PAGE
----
Manitoba Liquor & Lotteries (MLL) says security entrances installed at Manitoba Liquor Mart locations have led to a sharp drop in the rampant — and at times violent — thefts the Crown corporation was seeing at stores in 2019.
So far 43 stores have controlled entrances installed, including all 36 Winnipeg locations, four stores in Brandon, two in Portage la Prairie and one in Selkirk.
The MLL says its five hardest-hit stores recorded a combined 2,633 thefts in the six months before the doors were installed, and those same five stores saw just 66 thefts in the six months after the new entrances went into operation — a 97.5 per cent drop.
“All of us at Manitoba Liquor & Lotteries are pleased with the results the controlled entrances have had in significantly reducing the incidents of thefts — and especially robberies — at our Liquor Marts,” MLL president and CEO Manny Atwal said in a release.
“To be able to return our stores to a place where our customers and employees are able to shop and work without the looming threat of violence has been a great relief.”
Stores with the new entrances have the inner door locked, and customers have to have a valid photo ID scanned at a security station before being allowed in.
The Crown corporation hastily announced plans to begin installing the security features in November 2019 after a female employee was punched in the head and knocked unconscious during a violent robbery at the Tyndall Park Liquor Mart in Winnipeg.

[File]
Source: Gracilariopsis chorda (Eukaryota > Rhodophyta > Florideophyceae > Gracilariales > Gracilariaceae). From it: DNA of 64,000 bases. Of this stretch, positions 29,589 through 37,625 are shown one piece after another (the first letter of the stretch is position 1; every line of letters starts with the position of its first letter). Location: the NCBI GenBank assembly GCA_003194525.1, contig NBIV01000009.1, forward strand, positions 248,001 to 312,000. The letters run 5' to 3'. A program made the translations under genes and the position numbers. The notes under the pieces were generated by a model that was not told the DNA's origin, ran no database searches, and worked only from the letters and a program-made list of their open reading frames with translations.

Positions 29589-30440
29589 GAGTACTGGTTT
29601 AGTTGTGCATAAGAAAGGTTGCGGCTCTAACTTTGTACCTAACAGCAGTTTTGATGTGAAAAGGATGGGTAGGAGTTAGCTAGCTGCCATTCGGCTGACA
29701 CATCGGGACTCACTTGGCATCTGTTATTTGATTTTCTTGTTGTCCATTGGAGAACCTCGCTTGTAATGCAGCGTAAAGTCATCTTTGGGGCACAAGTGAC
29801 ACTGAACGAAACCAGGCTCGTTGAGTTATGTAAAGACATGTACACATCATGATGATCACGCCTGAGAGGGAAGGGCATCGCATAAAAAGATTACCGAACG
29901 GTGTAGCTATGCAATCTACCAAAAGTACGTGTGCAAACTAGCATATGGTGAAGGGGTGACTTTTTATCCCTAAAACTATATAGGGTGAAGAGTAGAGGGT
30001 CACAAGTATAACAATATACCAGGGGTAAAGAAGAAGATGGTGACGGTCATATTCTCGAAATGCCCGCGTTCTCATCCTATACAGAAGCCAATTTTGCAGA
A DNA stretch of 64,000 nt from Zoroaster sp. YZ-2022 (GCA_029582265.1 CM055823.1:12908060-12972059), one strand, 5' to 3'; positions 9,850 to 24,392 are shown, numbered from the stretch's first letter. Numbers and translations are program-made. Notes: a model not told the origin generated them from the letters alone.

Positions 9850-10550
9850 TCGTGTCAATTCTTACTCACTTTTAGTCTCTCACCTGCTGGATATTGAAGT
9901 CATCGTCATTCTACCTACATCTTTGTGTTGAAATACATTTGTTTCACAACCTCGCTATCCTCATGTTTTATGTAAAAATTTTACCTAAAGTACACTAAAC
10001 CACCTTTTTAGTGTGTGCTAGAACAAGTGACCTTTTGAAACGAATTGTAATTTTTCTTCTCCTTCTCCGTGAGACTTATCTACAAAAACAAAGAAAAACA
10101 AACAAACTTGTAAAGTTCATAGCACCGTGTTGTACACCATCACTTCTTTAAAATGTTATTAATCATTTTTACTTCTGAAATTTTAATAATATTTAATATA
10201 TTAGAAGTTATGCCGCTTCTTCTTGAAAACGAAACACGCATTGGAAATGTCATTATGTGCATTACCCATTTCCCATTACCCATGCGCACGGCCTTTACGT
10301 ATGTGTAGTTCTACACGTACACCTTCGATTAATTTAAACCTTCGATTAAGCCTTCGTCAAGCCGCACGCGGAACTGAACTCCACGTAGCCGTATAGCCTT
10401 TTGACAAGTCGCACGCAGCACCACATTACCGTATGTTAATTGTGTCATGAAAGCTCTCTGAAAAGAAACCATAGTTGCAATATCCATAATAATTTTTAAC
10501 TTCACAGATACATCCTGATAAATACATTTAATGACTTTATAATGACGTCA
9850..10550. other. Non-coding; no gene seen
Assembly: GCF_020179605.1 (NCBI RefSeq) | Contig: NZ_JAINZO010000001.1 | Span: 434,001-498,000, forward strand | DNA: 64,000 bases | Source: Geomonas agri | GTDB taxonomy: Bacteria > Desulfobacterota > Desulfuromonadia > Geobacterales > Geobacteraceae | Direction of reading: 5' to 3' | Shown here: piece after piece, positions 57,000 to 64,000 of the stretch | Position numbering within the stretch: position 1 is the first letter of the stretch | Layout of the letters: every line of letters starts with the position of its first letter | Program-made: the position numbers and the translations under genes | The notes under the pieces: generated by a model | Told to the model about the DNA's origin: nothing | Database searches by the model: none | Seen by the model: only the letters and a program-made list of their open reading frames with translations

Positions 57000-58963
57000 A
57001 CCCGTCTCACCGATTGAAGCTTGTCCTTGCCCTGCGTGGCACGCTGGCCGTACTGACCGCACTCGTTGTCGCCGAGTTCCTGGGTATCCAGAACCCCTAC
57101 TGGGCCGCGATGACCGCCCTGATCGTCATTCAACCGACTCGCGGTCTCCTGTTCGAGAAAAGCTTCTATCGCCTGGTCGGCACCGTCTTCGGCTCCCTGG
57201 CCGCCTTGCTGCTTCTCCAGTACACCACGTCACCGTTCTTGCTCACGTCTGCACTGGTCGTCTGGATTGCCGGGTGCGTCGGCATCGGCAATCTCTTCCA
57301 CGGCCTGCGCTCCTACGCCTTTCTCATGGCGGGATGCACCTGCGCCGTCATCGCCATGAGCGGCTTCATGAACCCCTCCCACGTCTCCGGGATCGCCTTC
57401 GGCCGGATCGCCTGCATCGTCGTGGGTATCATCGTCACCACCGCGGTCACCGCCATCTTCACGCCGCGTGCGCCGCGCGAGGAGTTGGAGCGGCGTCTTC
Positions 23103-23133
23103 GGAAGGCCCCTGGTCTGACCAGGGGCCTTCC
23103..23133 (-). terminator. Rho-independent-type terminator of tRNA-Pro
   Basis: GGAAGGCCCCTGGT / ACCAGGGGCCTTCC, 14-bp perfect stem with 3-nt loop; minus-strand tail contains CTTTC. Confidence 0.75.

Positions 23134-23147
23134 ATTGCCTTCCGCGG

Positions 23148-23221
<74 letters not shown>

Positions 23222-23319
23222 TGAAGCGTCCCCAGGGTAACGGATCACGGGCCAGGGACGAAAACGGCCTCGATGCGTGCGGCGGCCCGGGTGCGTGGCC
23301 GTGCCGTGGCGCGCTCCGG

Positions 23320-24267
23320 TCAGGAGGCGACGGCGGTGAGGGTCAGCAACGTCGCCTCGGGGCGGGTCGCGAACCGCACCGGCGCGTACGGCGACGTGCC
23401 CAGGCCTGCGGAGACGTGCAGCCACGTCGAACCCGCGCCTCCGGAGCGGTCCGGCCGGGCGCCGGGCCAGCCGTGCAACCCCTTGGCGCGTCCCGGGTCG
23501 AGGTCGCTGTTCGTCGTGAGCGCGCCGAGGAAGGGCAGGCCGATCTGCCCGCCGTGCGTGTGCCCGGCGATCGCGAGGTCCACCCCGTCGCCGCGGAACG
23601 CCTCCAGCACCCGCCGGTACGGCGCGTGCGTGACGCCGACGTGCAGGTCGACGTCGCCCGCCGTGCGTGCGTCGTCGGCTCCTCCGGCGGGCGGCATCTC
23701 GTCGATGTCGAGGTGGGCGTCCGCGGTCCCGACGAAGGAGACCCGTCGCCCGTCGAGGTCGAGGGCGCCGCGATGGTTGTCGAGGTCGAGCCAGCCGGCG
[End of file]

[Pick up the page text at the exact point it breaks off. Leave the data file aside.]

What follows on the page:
But thefts and robberies had been rampant at liquor stores for a few years before video of the employee’s assault shocked Winnipeggers, with MLL numbers at the time showing incidents of theft had jumped more than 300 per cent in 2018 from 2017.
During the worst week — which the MLL now says was Aug. 12 to 18, 2019 — Liquor Marts reported a total of 462 thefts.
But now, with security doors installed at 43 of Manitoba’s 63 Liquor Marts, the MLL says thefts averaged just 12 a week between Nov. 30, 2020 and Jan. 3, 2021.
And for the thefts that do still occur, employees are now able to provide law enforcement with identification information, the MLL says.
With the drop in thefts, the MLL says it’s also seen a significant impact on its bottom line.
The MLL says between April 1 and Dec. 31, 2019 it lost slightly more than $2.3 million in shrinkage — or theft — but that number fell to $193,000 over the same period last year, a 92 per cent reduction.
The MLL says it had budgeted just over $2.5 million to have all 43 controlled entrances installed, and, while the final numbers are still be worked out, a spokesperson for the the Crown corporation says they are “on track” to come in under budget for the project.